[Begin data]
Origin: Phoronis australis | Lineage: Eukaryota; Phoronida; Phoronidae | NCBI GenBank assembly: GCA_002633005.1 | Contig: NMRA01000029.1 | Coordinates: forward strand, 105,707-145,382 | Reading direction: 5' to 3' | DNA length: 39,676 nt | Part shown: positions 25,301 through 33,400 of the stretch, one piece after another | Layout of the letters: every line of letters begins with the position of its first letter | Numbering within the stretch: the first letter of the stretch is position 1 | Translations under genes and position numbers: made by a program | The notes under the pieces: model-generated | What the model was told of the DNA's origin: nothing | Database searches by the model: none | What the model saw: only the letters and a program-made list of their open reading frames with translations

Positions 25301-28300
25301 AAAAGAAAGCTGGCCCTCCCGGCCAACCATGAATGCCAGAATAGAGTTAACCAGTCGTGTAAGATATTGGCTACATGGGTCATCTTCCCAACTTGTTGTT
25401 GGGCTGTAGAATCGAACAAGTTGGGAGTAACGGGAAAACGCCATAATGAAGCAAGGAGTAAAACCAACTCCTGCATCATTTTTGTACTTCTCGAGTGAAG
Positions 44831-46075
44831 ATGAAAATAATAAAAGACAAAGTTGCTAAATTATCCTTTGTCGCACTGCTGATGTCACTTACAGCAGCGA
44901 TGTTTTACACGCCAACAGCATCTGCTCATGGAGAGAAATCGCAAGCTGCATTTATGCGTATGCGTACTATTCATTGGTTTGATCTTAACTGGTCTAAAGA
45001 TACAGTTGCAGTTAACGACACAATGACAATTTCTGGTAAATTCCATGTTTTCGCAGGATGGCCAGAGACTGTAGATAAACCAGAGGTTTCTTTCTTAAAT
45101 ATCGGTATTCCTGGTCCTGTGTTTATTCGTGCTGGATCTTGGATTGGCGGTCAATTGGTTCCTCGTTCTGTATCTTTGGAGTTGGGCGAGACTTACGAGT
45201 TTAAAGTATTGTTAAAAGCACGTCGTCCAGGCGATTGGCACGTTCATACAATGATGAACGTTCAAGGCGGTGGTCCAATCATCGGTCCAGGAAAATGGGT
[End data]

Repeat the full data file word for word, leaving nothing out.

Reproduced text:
Origin: Phoronis australis | Lineage: Eukaryota; Phoronida; Phoronidae | NCBI GenBank assembly: GCA_002633005.1 | Contig: NMRA01000029.1 | Coordinates: forward strand, 105,707-145,382 | Reading direction: 5' to 3' | DNA length: 39,676 nt | Part shown: positions 25,301 through 33,400 of the stretch, one piece after another | Layout of the letters: every line of letters begins with the position of its first letter | Numbering within the stretch: the first letter of the stretch is position 1 | Translations under genes and position numbers: made by a program | The notes under the pieces: model-generated | What the model was told of the DNA's origin: nothing | Database searches by the model: none | What the model saw: only the letters and a program-made list of their open reading frames with translations

Positions 25301-28300
25301 AAAAGAAAGCTGGCCCTCCCGGCCAACCATGAATGCCAGAATAGAGTTAACCAGTCGTGTAAGATATTGGCTACATGGGTCATCTTCCCAACTTGTTGTT
25401 GGGCTGTAGAATCGAACAAGTTGGGAGTAACGGGAAAACGCCATAATGAAGCAAGGAGTAAAACCAACTCCTGCATCATTTTTGTACTTCTCGAGTGAAG
Positions 44831-46075
44831 ATGAAAATAATAAAAGACAAAGTTGCTAAATTATCCTTTGTCGCACTGCTGATGTCACTTACAGCAGCGA
44901 TGTTTTACACGCCAACAGCATCTGCTCATGGAGAGAAATCGCAAGCTGCATTTATGCGTATGCGTACTATTCATTGGTTTGATCTTAACTGGTCTAAAGA
45001 TACAGTTGCAGTTAACGACACAATGACAATTTCTGGTAAATTCCATGTTTTCGCAGGATGGCCAGAGACTGTAGATAAACCAGAGGTTTCTTTCTTAAAT
45101 ATCGGTATTCCTGGTCCTGTGTTTATTCGTGCTGGATCTTGGATTGGCGGTCAATTGGTTCCTCGTTCTGTATCTTTGGAGTTGGGCGAGACTTACGAGT
45201 TTAAAGTATTGTTAAAAGCACGTCGTCCAGGCGATTGGCACGTTCATACAATGATGAACGTTCAAGGCGGTGGTCCAATCATCGGTCCAGGAAAATGGGT